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Watchdog: Federal agency asleep at wheel to trucking problem

Aug. 10, 2011 at 3:10 a.m.


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John and Wanda Lindsay slowed in their white Hyundai as they neared the Texarkana interstate construction zone.

The Lindsays headed north in May 2010 to visit their adult children, enjoy retirement and begin a new life filled with travel.

But seconds after traffic stopped on the busy roadway, a 40-ton tractor-trailer, which traveled at 65 miles per hour, slammed into the couple's car, which was last in the long, stalled line. John Lindsay, 70, died on Mother's Day of severe head trauma and other injuries.

After the fatal crash, a Victoria lawyer found the truck driver recently had been diagnosed with severe sleep apnea, a medical condition that prevents quality sleep and thus causes daytime drowsiness.

Although evidence gleaned from separate studies shows a great number of U.S. commercial truck drivers suffer from sleep apnea, federal regulators have so far failed to crack down.

"There was no reason for him to die," Wanda Lindsay, 66, said. "That man should never have been in that truck. The company basically put a bomb on the road."

Last year, the country boasted 6.8 million registered commercial vehicle drivers, according to the Federal Motor Carrier Safety Administration, the agency that regulates commercial trucking. Of those drivers, the federal agency estimates between 1.9 million and 4 million suffer from some form of apnea.

"It's a huge problem when you consider sleep apnea affects the drivers' ability to stay awake," said Jim Cole, a Victoria lawyer. He represents Linsday in a lawsuit against the trucking company that killed her husband. "Trucking companies and federal agencies have known about this problem for 20 years, and it has still not been addressed."

Almost 3,400 people died in 2009 during crashes involving commercial trucks, and 74,000 others were injured. More than 1,000 deaths and 20,000 injuries might have been caused by drivers with sleep apnea, according to estimates provided by separate studies.

Cole has led national efforts to draw awareness to apnea and driving. This year, he wrote a professional paper and presented his findings to the American Association of Justice and trucking companies.

The lifestyle maintained by truckers, Cole notes, lends itself to sleep apnea. Drivers remain sedentary for long stretches, lack ample time for exercise and often eat truck stop and other unhealthy foods. Many drivers become overweight and even diabetic, predictors of apnea.

Drivers with apnea perform, on average, as poorly as those whose blood alcohol levels exceed the legal limit, according to the federal government.

A 1995 study by the American College of Chest Physicians found 78 percent of truck drivers suffer from apnea. Seven years later, the federal agency published a similar study that showed 28 percent - or almost one-third - of drivers suffer from the problem.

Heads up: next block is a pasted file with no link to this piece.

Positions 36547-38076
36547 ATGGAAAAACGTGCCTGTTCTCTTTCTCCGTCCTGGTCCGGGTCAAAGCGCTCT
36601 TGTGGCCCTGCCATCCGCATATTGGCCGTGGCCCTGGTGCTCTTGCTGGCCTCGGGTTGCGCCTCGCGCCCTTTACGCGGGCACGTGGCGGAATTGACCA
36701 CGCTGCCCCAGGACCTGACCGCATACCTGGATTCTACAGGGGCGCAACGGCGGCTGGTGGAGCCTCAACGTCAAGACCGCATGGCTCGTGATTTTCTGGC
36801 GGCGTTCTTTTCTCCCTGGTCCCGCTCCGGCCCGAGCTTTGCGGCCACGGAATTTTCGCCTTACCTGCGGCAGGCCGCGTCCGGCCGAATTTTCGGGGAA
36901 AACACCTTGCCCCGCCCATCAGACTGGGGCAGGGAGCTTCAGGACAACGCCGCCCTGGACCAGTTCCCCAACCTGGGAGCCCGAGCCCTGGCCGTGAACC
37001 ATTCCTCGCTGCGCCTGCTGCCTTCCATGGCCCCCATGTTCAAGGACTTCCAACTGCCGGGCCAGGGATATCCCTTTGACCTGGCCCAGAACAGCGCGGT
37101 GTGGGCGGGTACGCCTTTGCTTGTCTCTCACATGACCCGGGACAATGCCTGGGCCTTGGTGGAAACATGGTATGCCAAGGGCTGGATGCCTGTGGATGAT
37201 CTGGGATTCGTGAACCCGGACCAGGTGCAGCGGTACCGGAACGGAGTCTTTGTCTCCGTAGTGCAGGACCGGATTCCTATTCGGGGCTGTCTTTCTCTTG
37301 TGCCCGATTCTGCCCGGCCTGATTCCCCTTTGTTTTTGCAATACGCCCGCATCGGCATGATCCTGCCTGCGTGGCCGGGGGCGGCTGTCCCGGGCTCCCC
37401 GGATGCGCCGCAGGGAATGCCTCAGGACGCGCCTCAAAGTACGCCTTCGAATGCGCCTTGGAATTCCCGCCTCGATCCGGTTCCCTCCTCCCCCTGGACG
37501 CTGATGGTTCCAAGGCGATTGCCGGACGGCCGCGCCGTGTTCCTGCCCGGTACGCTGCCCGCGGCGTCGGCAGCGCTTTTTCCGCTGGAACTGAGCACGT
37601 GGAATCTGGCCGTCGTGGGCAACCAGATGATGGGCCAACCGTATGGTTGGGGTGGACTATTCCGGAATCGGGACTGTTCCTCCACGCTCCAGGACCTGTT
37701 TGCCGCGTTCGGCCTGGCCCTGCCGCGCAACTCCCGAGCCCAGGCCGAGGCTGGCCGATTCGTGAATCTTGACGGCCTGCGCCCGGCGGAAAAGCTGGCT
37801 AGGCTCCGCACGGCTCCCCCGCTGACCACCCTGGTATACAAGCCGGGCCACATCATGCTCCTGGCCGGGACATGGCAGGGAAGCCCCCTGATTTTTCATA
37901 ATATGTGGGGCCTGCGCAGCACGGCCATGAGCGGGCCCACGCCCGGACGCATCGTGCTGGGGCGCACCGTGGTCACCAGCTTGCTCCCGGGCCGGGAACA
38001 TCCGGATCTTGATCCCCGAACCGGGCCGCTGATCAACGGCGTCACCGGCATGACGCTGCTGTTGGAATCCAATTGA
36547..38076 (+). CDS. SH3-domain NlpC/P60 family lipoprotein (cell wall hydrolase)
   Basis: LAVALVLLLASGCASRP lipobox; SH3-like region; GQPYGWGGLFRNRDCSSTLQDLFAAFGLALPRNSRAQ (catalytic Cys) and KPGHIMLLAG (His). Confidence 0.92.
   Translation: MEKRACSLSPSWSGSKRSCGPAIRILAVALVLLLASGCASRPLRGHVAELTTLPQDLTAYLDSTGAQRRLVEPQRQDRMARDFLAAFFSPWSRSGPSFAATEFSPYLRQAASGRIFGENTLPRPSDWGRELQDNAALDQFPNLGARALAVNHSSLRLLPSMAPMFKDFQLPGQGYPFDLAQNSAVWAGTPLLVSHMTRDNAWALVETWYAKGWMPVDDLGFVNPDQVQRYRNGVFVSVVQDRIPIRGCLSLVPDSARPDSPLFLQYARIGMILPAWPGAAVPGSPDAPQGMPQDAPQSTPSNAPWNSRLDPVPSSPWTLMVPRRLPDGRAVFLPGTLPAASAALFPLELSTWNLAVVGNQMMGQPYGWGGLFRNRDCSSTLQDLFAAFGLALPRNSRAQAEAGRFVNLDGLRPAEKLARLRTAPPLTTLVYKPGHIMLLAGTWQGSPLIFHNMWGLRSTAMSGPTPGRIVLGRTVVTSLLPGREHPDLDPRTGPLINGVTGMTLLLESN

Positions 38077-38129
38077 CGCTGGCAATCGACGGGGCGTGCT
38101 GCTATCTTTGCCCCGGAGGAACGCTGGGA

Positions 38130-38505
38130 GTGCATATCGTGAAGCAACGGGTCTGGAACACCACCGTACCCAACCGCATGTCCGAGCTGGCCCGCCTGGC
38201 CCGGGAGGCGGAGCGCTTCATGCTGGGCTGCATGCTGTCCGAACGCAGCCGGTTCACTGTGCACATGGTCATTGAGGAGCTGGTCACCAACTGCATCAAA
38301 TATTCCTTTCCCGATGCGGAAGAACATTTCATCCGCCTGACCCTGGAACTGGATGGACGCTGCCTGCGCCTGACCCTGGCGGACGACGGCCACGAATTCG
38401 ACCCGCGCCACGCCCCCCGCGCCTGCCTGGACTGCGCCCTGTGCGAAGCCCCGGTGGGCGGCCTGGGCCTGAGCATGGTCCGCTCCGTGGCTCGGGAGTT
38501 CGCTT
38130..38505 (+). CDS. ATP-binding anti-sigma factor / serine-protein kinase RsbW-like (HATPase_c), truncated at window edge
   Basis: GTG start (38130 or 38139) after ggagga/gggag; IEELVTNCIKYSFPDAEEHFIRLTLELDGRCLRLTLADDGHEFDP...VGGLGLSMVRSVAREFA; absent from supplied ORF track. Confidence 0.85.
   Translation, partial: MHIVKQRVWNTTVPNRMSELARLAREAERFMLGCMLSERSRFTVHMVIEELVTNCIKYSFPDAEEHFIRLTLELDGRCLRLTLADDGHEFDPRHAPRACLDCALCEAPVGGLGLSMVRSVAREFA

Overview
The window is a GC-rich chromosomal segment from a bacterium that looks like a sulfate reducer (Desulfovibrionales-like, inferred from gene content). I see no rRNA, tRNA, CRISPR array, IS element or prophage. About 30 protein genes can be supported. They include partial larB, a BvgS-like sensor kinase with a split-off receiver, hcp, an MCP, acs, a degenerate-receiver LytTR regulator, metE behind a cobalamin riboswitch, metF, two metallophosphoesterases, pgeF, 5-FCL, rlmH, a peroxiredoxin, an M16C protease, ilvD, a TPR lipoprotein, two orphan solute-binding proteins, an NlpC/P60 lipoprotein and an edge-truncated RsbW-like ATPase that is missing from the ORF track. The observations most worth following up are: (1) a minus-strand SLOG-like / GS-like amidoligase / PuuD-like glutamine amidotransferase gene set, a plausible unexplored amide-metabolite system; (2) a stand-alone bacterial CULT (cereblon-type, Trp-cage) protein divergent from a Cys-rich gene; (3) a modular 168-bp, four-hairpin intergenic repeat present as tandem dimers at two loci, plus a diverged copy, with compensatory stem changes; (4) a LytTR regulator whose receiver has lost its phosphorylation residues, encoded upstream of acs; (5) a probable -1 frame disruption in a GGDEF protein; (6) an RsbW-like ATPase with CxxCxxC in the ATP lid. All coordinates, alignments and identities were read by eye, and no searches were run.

That study was sponsored by the American Trucking Associations, the group that represents the interest of truckers.

"Trucking companies have made a conscious decision to ignore the problem, putting profits over safety," Cole, the lawyer, said. "If the wheels aren't turning, they aren't making money."

Cole, Lindsay and others demand the federal government create regulations that force companies to screen drivers for apnea and then mandate and monitor ongoing treatment. Some industry professionals, however, say not so fast.

Boyd Stephenson, manager of safety and security operations for the Virginia-based American Trucking Associations, said complex sleep apnea does not lend itself to easy answers.

First, doctors who serve on federal advisory committees suggest different approaches to screening tests. Some say drivers with a Body Mass Index of greater than 30 should be tested for apnea; others say 36.

"Thus, the industry is in a bind," Stephenson said. "Medical examiners are unsure as to whether or not to certify drivers as fit for duty and under what circumstances. This confusion leads to uneven standards for medical certification. Presently motor carriers are unsure as to what their responsibilities are in this arena."

Additionally, most drivers have a Body Mass Index of 30 or greater, Stephenson said. It would prove too costly to pull this many drivers from the road and test them even if the government required it, he said.

Already, the industry struggles to keep trucks moving. Since the early 1990s, the country has faced a truck-driver shortage, Cole said, and annual turnover rates remain as great as 70 percent.

The Federal Motor Carrier Safety Administration plans to discuss sleep apnea and other topics this month.

Until regulations are in place, Cole will continue to fight for meaningful reform, he said.

Wanda Lindsay, meanwhile, struggles to make sense of her husband's death. She and her children created two websites and a nonprofit foundation to bring attention to sleep apnea and truck drivers.

The websites are JohnLindsayFoundation.org and SleepApneaKills.org.

After living in Victoria for 21 years, Lindsay now lives in New Braunfels. The lawsuit she filed against the trucking company reaches court in November.

"We found a way to make John's death not totally senseless," the widow said. "We were married almost 46 years. If there's something we can do to prevent others from suffering like my family did, then we need to help."

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